On September 28, Business Roundtable, an association of chief executive officers of 160 leading U.S. companies, released the results of its fifth annual survey on corporate governance practices amongst its members. The survey showed a strong trend toward increased independence and company oversight by company boards of directors. Specifically, the survey showed an increase in the number of independent directors serving on corporate boards (90% of the responding companies reported that their boards were at least 80% independent in 2007 and the same percentage have an independent chairman, lead director or presiding director) and a significant rise in the number of companies that have adopted majority voting for directors (82% of the responding companies).
This year’s survey also included questions that focused on governance reform, including:
- Executive Sessions: 71% of boards of directors meet in executive session each year and 97% of Audit Committees (85% at each meeting), 92% of Compensation Committees and 68% of Nominating/Governance Committees meet in executive session each year.
- CEOs Serving on Other Boards: 75% of CEOs serve on no more than one other public company board. Nearly half (48%) of CEOs serve on only one other public company board, while 27% of CEOs do not serve on any other public company boards.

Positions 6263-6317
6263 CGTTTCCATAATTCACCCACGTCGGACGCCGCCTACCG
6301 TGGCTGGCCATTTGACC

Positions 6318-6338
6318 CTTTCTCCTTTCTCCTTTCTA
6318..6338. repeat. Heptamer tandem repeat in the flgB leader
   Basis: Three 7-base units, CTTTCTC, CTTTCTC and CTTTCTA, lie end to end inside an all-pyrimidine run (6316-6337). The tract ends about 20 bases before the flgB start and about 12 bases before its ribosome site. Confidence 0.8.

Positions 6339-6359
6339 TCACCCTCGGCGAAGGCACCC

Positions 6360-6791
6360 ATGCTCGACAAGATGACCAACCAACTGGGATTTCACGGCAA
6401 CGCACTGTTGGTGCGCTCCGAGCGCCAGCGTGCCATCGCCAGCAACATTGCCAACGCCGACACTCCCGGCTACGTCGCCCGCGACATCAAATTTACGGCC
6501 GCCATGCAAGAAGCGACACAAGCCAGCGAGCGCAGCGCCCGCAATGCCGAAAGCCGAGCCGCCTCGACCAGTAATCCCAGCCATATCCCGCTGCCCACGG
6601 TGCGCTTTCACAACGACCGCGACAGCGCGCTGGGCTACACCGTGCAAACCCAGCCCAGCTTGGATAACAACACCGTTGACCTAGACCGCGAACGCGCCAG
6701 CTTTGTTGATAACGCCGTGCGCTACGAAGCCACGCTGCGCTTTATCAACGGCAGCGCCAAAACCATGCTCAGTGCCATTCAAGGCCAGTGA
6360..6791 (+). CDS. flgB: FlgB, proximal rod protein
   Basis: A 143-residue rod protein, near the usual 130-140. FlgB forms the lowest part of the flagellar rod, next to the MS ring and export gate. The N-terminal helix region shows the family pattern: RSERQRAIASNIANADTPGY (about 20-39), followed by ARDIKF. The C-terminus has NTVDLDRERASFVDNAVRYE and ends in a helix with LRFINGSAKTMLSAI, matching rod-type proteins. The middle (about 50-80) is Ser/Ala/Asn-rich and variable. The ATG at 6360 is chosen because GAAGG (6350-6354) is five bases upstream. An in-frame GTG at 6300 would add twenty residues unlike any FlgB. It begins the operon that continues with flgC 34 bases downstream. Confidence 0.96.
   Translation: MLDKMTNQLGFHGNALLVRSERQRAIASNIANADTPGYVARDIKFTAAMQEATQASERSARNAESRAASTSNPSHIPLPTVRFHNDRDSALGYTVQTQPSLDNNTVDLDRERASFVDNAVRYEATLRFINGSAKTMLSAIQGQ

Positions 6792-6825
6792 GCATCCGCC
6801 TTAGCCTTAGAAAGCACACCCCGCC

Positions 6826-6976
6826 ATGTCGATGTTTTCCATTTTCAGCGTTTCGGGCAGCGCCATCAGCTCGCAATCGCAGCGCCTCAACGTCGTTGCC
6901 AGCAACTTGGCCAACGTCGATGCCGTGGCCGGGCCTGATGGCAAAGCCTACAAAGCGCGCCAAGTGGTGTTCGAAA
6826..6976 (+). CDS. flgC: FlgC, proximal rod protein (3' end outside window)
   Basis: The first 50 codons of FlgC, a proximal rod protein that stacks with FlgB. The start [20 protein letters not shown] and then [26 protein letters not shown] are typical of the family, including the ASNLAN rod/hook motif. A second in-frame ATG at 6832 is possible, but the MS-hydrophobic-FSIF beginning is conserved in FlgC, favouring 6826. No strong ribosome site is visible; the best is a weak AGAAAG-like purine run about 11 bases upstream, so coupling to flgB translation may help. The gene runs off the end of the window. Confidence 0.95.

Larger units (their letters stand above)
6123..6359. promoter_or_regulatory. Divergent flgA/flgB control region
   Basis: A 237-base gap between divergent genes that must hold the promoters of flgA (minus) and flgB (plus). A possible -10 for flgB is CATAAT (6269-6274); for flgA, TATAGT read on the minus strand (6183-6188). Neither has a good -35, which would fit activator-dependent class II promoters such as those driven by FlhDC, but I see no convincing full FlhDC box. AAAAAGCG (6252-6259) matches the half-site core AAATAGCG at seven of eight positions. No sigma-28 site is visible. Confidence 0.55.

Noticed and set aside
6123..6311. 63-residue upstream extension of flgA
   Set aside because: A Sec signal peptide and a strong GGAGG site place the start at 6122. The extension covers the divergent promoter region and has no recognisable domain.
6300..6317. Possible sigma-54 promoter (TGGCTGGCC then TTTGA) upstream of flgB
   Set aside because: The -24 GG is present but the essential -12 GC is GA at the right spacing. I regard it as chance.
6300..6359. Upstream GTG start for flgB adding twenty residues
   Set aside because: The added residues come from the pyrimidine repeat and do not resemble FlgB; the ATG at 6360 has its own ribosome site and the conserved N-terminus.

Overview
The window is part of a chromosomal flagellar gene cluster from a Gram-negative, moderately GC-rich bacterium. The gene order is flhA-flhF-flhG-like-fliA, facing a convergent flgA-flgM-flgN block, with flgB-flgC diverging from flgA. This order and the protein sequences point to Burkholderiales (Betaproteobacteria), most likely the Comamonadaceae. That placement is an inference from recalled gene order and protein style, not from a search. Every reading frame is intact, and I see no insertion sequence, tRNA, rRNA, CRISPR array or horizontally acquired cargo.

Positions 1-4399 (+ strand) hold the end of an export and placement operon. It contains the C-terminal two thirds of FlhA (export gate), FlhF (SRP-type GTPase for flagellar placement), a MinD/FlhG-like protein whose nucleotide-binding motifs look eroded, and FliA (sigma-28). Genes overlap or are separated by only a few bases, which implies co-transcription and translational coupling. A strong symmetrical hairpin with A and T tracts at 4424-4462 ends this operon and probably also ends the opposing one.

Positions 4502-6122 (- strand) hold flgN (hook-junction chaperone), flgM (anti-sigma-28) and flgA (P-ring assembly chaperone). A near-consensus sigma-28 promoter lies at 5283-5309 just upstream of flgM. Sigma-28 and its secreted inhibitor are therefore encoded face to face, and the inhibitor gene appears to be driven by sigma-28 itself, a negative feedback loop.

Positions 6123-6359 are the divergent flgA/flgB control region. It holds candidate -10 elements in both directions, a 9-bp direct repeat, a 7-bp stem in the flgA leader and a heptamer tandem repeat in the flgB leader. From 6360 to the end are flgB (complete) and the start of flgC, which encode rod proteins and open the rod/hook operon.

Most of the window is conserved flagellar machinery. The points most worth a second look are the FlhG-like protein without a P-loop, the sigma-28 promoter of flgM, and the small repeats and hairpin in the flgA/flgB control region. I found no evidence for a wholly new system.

- Shareholder Communications: Only 38% of the companies responded that board members have met with shareholders in the last year.
- Sarbanes-Oxley: Sarbanes-Oxley compliance spending continues to decline. Approximately 50% of companies stated that they expect costs to decrease moderately in light of the Securities and Exchange Commission’s interpretive guidance and the Public Company Accounting Oversight Board’s Auditing Standard No.5 regarding internal controls over financial reporting.
- Pay-for-Performance: 40% of the companies responding indicated that they adjusted the pay-for-performance element of senior executive compensation in the past year. In 2006, 57% of the companies reported doing so.